With the heightened media coverage on the Catholic Church over the last couple of weeks we have had many pundits from the main stream media talk about the priest shortage in the United States and they offer their predictable suggestions. They usually frame it in the fact that the Catholic Church is a sacramental church and will die without priests who they see merely as sacramental deliveries systems. We get the normal if only they changed the discipline of priestly celibacy. If only they ordained women to the priesthood. If only they would stop being decisive about abortion, contraception, and homosexuality.
Now I find all of this highly ironic, especially coming from such outlets as the L.A. Times. I find this ironic since almost all of the main stream media is suffering from a readership/viewership crisis. They have embraced the very progressive agenda they want the Catholic Church to adopt and it has resulted in a decrease in the amount of people they can reach. In the broadcast media only Fox News has been on the increase while cable news pioneer CNN has been on a rapid decline. The L.A. Times has been in a free fall with its subscription level. If a very liberal paper can’t gain readers in what is suppose to be an area that is such a bastion of liberals why in the world should anybody care about any advice they offer to the Catholic Church about a vocation shortage. They of course make the case that this has happened because of the broadening of the media market. They would find the argument laughable (and rightly so) if someone said the decline in vocations was because of the number of competing religious entities. If I were to give them advice as to how to increase their reach they would ignore me since I am not part of their organization, yet they have no problems as non-Catholics to give advice as to how the Catholic Church is run.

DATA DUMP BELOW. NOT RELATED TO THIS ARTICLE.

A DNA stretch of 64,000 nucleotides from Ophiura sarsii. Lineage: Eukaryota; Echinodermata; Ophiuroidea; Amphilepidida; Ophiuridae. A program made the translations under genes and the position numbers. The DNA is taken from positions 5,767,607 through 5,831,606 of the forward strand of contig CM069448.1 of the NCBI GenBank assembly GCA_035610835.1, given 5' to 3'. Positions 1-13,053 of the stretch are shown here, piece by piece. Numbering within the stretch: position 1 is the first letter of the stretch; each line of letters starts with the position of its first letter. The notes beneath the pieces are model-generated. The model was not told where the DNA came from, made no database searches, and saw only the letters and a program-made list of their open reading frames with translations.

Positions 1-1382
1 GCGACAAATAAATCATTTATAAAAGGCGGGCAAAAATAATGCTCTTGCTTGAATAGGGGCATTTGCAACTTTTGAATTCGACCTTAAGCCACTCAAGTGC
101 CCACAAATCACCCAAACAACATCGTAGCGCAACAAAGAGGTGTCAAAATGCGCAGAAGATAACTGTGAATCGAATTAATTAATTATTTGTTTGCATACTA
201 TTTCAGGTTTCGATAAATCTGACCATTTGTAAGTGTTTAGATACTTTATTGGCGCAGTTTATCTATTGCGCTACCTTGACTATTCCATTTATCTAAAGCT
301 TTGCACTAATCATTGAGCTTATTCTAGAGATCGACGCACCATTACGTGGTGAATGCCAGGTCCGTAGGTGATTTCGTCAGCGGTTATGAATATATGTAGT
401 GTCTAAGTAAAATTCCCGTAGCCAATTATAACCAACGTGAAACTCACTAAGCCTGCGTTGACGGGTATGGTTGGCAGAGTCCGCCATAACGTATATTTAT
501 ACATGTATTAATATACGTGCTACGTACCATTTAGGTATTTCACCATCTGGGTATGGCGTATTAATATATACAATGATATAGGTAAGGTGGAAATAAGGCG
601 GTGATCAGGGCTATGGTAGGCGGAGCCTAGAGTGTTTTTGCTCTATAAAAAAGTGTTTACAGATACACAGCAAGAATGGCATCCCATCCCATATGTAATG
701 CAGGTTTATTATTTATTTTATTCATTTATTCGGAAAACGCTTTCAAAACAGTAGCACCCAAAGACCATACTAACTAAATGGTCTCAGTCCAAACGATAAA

Many have mentioned the fact that we have never had a vocation crisis, but instead have had a failure of some to recognize their own vocations. This failure is also specifically geographical. CatholicNewsGeek reports about Casoni a very small town in Italy where one out of 80 people become priests. There has been a boom in vocations in places like India and Africa and around the U.S. their are pockets of healthy increases in the number of seminarians. Now going by the MSM playbook they would expect that these increases would be in places that most closely embrace the progressive agenda or have watered-down Catholic teaching to some degree.
|Lincoln||89, 412||38||1 in 2353|
|Arlington||399,326||24||1 in 16638|
|Denver||367,996||83||1 in 4433|
|Los Angeles||4,100,000||63||1 in 65079|
The opposite though is in fact true.